What is the benefit of process art in preschool? We think we can answer that by putting you in the shoes of a 4-year-old (which we all are, at heart!).
Imagine walking into an art studio that is full of every artistic material you can imagine: paint, string, clay, glitter, sand, canvas, cloth, beads, wood – in every colour and shape, and with all the tools you need to use those materials. Now imagine someone told you, while in that room, “you can make whatever you want, and you can use anything you see in this room, without limit – no time limit, no cost limit – just create.” Can you feel the excitement? Are you deciding in your head what you might want to make?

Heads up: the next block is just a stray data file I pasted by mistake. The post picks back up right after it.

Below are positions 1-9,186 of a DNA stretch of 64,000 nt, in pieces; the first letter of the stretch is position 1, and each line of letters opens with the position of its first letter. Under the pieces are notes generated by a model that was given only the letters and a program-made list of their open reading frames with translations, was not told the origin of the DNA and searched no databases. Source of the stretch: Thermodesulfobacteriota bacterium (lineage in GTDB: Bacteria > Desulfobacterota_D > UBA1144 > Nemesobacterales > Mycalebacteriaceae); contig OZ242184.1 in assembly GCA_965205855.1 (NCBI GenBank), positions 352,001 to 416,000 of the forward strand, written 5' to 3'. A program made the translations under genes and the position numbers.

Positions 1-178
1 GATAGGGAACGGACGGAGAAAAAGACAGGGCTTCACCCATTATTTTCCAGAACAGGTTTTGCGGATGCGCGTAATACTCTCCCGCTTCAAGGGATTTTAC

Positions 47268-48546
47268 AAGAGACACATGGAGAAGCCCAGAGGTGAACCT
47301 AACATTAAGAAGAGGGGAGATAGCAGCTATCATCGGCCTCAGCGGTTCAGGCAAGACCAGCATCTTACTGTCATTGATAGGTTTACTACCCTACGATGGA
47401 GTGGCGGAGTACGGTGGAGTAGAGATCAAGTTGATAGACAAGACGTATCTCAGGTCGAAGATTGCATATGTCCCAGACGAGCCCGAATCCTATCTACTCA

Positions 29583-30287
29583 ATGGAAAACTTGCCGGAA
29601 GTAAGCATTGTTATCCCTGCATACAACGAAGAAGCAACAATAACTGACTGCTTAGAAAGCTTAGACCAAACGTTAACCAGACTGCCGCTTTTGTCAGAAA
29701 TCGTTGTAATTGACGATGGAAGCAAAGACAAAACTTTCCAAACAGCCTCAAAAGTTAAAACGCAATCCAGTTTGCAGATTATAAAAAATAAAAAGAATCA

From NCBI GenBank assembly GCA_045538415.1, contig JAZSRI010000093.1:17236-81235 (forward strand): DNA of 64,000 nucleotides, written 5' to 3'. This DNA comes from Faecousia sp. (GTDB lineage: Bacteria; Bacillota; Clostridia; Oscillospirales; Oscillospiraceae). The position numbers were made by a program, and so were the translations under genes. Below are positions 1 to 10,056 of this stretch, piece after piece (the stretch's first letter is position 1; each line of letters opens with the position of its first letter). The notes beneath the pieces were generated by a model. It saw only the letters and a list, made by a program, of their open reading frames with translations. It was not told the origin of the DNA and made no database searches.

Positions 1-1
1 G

In contrast, imagine you walk into that room, and instead of limitless art supplies, you find a preset package of materials, instructions on how to put them together, and a sample of the finished product that has been made by a renowned artist. Which, by the way, you’re supposed to duplicate exactly as-is, and with only minor variation.
Daunting, isn’t it? While it may be inspiring, or positively challenging, or something to pass the time, we can admit it’s not quite the same as letting you decide what your heart wants to express.
We hope we’ve painted the picture (get it?) of what a child feels like when they are presented with art as a task, versus being invited to create something with freedom of expression. Aside from the difference in learning outcomes (which we’ll get into), it’s pretty obvious one of these scenarios is way more fun than the other.